You may notice that athlete’s foot can become worse at night after taking your shoes and socks off. Some forms of athlete’s foot can become so severe that it will cause blisters and open sores. If you have blisters try not to scratch them and open them up. If you do touch your blisters or feet be sure to wash your hands right away. Athlete’s foot can spread to your hands.

Time to see your Foot Specialist

If you suspect you have athlete’s foot and you have diabetes then you need to see your foot specialist right away. If you notice swelling, redness and have a fever then put a call into your podiatrist. There is no need having to suffer when your doctor is a phone call away.

What Causes Athlete’s Foot

Caused by the same organisms as jock itch and ringworm, athlete’s foot thrives in damp places that are warm. Try to wear shoes that allow the feet to breath at all times. Try to wear white cotton socks over those that are heavier and do not allow your feet to breath.

Avoiding Athlete’s Foot

  • Wear shoes that allow your feet to breath.
  • Do not share mats, bed linens, towels, socks or shoes with someone who has athlete’s foot.
  • Do not walk barefoot in public areas including public showers. Wear flip-flops to protect your feet when in public areas.

Athlete’s foot that is not taken care of can spread to other parts of your body including your nails, your hands and your groin area.

What to Expect From Your Foot Doctor

Your foot doctor will examine your feet. You will be asked when this rash started. Does any other family member have athlete’s foot? Have you been in public showers, swimming pools or other areas where athlete’s foot may have spread?

If you have questions about athlete’s foot be sure to ask your doctor. The better informed you are the less chance of contracting this type of rash again.

Cowboys Aren’t the Only Heel Spur Victims: A Podiatrist’s Advice on Heel Spurs

For most people, the word “spurs” conjures an image of a cowboy’s riding boots. In the world of podiatry, spurs are a common foot problem. Heel spurs are occasionally problematic calcium deposits on the underside of the heel bone. They are often painless, but become a daily frustration requiring treatment in the cases where they do cause pain.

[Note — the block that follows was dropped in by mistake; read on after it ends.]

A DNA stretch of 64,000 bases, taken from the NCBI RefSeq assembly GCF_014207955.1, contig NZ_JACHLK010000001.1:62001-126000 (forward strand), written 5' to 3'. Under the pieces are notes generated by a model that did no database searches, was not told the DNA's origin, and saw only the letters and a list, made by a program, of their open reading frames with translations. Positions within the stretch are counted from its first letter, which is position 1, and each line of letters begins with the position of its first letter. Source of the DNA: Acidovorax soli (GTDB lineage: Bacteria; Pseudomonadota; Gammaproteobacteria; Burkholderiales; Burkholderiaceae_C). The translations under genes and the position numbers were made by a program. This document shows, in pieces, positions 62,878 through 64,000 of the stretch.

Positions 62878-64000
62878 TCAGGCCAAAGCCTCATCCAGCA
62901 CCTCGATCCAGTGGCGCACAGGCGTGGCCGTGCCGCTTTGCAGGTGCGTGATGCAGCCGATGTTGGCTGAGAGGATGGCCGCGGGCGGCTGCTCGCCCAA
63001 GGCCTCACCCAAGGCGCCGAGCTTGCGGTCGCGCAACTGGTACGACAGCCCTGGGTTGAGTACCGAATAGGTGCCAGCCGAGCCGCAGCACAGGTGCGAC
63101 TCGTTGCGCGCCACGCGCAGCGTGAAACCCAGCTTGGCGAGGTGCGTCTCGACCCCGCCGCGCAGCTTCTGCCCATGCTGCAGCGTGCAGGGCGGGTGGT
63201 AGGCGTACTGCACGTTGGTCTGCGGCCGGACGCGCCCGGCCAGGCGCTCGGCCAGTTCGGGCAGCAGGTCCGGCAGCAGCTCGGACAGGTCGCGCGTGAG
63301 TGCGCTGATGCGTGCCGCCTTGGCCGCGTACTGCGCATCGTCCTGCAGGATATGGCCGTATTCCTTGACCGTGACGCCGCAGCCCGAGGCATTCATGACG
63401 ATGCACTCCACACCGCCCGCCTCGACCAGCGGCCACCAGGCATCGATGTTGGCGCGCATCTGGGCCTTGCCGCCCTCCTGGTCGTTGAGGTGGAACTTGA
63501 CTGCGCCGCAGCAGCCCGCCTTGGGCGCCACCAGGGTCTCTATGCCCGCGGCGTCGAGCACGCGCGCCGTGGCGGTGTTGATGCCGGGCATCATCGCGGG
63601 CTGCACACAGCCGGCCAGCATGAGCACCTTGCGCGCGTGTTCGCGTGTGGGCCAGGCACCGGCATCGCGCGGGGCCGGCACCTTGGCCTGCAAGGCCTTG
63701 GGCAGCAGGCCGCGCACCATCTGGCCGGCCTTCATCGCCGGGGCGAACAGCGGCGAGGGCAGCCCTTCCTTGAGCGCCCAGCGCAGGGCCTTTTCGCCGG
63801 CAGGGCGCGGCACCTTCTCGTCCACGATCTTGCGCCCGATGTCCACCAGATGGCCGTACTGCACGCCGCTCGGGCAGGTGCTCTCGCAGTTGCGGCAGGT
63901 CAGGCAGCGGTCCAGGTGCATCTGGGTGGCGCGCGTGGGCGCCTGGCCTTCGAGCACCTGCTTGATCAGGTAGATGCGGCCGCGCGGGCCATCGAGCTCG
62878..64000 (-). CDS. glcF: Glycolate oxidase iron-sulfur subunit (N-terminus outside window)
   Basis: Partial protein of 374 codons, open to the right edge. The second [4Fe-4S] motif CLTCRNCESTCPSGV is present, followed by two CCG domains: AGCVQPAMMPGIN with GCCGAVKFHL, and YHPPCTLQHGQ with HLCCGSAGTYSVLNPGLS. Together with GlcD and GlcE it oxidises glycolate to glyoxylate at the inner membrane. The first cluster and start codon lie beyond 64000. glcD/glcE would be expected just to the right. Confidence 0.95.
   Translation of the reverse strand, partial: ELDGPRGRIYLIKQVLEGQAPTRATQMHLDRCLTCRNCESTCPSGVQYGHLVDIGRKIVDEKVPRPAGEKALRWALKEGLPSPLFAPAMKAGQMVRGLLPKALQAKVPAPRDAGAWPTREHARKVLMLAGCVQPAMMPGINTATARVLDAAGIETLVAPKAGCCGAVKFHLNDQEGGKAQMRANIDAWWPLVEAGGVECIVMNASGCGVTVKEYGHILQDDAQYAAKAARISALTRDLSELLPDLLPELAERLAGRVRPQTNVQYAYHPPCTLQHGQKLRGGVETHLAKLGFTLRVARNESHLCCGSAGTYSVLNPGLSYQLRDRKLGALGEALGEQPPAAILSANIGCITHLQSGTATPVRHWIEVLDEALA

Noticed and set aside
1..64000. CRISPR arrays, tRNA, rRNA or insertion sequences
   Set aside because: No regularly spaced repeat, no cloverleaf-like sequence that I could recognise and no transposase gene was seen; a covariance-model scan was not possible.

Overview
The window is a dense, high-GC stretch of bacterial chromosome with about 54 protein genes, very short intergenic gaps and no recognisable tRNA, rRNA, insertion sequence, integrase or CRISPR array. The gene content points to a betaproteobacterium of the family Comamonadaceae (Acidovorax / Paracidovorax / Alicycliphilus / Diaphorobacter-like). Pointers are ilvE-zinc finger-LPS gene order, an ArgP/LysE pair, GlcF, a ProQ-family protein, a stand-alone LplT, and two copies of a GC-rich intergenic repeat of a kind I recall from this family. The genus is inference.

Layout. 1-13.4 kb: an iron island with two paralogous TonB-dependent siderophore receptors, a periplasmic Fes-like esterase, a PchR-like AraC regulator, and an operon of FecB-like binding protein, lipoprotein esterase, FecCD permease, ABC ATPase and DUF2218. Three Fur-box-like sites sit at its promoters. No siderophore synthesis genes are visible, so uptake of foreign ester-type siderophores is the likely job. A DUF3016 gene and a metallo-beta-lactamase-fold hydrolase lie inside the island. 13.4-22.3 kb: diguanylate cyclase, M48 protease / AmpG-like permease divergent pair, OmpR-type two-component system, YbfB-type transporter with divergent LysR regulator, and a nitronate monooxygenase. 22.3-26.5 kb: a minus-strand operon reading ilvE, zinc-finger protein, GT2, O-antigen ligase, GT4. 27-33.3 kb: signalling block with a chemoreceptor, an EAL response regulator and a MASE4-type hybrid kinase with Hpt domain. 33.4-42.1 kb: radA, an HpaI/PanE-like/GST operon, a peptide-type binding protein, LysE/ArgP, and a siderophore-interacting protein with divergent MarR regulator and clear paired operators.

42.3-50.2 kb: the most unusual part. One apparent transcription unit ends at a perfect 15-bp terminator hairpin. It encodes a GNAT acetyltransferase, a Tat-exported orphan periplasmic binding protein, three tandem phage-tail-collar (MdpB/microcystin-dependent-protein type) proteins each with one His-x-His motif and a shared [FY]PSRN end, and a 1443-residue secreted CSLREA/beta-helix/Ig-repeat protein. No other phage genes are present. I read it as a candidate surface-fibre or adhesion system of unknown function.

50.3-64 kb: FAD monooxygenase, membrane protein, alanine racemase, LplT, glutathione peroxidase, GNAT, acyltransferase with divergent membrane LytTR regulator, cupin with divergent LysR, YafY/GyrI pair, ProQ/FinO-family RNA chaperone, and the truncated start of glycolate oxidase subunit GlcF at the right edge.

Causes of heel spurs include strains of the foot muscles and ligaments, stretching of the plantar fascia, and recurrent tearing of the membrane covering the heel bone. Athletes participating in running and jumping activities are more likely to experience spurs. Other risk factors include excess weight, running on hard surfaces, poorly fitting shoes with improper arch support, and abnormalities in walking  which place excessive stress on the ligaments, heel bone, and nerves close to the heel.

The reason that some heel spurs start causing pain is the development of inflammation at the location where the spur formed. The spurs themselves are not painful—it is the soft tissue they damage that results in the often described feeling of a knife sticking in the bottom of the feet. Most people experience heel spur associated pain when they first stand up in the morning.

There are many non-surgical treatment options for heel spurs. Stretching exercises, special orthotics, and taping of the foot to rest stressed tendons and muscles have all been cited as being effective. In some cases, corticosteroid injections can help relieve the soft tissue inflammation. For the 10% of people who do not respond to these treatments, surgery might be an option to consider. Minimally invasive removal of the spur itself or release of the plantar fascia usually take care of the problem, but as with all kinds of surgery, there are some associated risks.

If you would like to diagnose your heel pain or explore your treatment options, call 215-230-9707 to make an appointment with Dr. Ken Lefkowitz and his staff at Quality Foot Care in Doylestown.